SOURCE: EDP Biotech Corp.

October 13, 2006 16:41 ET

EDP Biotech Debuts CA1-18 Tumor Marker Assay for Early Stage Colorectal Cancer

KNOXVILLE, TN -- (MARKET WIRE) -- October 13, 2006 -- EDP Biotech Corporation (EDP), a diagnostics company focused on the development and sale of immunodiagnostic tests for humans, today announced the development of the CA1-18 Enzyme Immunoassay (EIA) to be used as an aid in the diagnosis and management of the colorectal cancer patient.

The CA1-18 test is a monoclonal-polyclonal sandwich EIA for the quantitative measurement of CA1-18 (Tennessee Antigen) in human serum. Tennessee Antigen, a tumor-associated antigen, is present in elevated levels in the serum of patients with various carcinomas, particularly colorectal cancer.

The CA1-18 EIA will have the greatest impact on patients already diagnosed with cancer, but further studies may show that the test has enough sensitivity and specificity to serve as a screening test, according to Dr. John Costanzi, medical director of EDP.

"There's a group of blood tests called tumor markers," Costanzi said. "The CA1-18 test looks much more sensitive than most of the ones we have for colon cancer."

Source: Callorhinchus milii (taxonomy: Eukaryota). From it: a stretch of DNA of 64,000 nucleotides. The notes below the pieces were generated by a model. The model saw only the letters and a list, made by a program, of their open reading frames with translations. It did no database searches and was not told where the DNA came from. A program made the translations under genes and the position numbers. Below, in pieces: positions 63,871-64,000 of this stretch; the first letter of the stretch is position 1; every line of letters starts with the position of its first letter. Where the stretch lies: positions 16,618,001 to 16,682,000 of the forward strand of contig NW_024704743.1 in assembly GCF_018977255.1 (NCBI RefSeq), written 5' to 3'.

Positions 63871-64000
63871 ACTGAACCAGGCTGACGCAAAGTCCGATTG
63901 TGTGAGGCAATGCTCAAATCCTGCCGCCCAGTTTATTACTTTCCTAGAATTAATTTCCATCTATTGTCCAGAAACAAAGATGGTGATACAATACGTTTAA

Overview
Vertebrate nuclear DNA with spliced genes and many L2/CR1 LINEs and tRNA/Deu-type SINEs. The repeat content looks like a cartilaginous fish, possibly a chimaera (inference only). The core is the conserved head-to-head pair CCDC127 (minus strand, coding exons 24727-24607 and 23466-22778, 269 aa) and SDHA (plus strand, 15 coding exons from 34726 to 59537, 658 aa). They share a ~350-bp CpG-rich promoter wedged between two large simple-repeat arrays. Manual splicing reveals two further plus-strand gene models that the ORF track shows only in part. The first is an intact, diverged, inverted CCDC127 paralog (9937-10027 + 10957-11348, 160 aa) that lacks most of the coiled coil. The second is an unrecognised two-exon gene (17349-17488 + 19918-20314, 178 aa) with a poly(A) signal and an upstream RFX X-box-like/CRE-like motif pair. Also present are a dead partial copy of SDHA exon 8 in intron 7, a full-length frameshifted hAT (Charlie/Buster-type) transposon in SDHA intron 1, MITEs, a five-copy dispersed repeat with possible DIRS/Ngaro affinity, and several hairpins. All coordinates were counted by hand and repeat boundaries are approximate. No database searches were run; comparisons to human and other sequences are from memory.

The CA1-18 Tumor Marker has been evaluated by 18 clinical investigators and proven to be 96% accurate in detecting the presence of colorectal cancer in its early stages. These investigations were conducted over a period of more than 20 years in 18 different locations, including Memorial Sloan-Kettering Cancer Center.

Now available to research customers, EDP plans to submit the CA1-18 EIA to the U.S. Food and Drug Administration (FDA) for marketing clearance in April 2007.

About colon cancer

According to the American Cancer Society, colorectal cancer is the third most commonly diagnosed cancer in North America and it is the second most common cause of death. This relatively high mortality rate is due in part to the lack of accurate screening tests for disease in its early stages. In addition, the American Cancer Society estimates that there will be about 148,610 new cases of colorectal cancer in 2006 in the United States and 55,170 deaths as a result of the disease.

Early-stage colorectal cancer is not usually associated with symptoms. In about 60% of all cases, the disease has spread beyond the colon or rectum at the time of diagnosis. According to the American Cancer Society, only 39% of colorectal cancers identified are detected at an early, localized stage. When detected at that early stage the survival rate for patients is greatly improved.

About EDP Biotech Corporation

EDP is a diagnostics company, headquartered in Knoxville, Tenn., focused on the development and sale of immunodiagnostic assays for the early detection, prognosis and monitoring of cancer patients.

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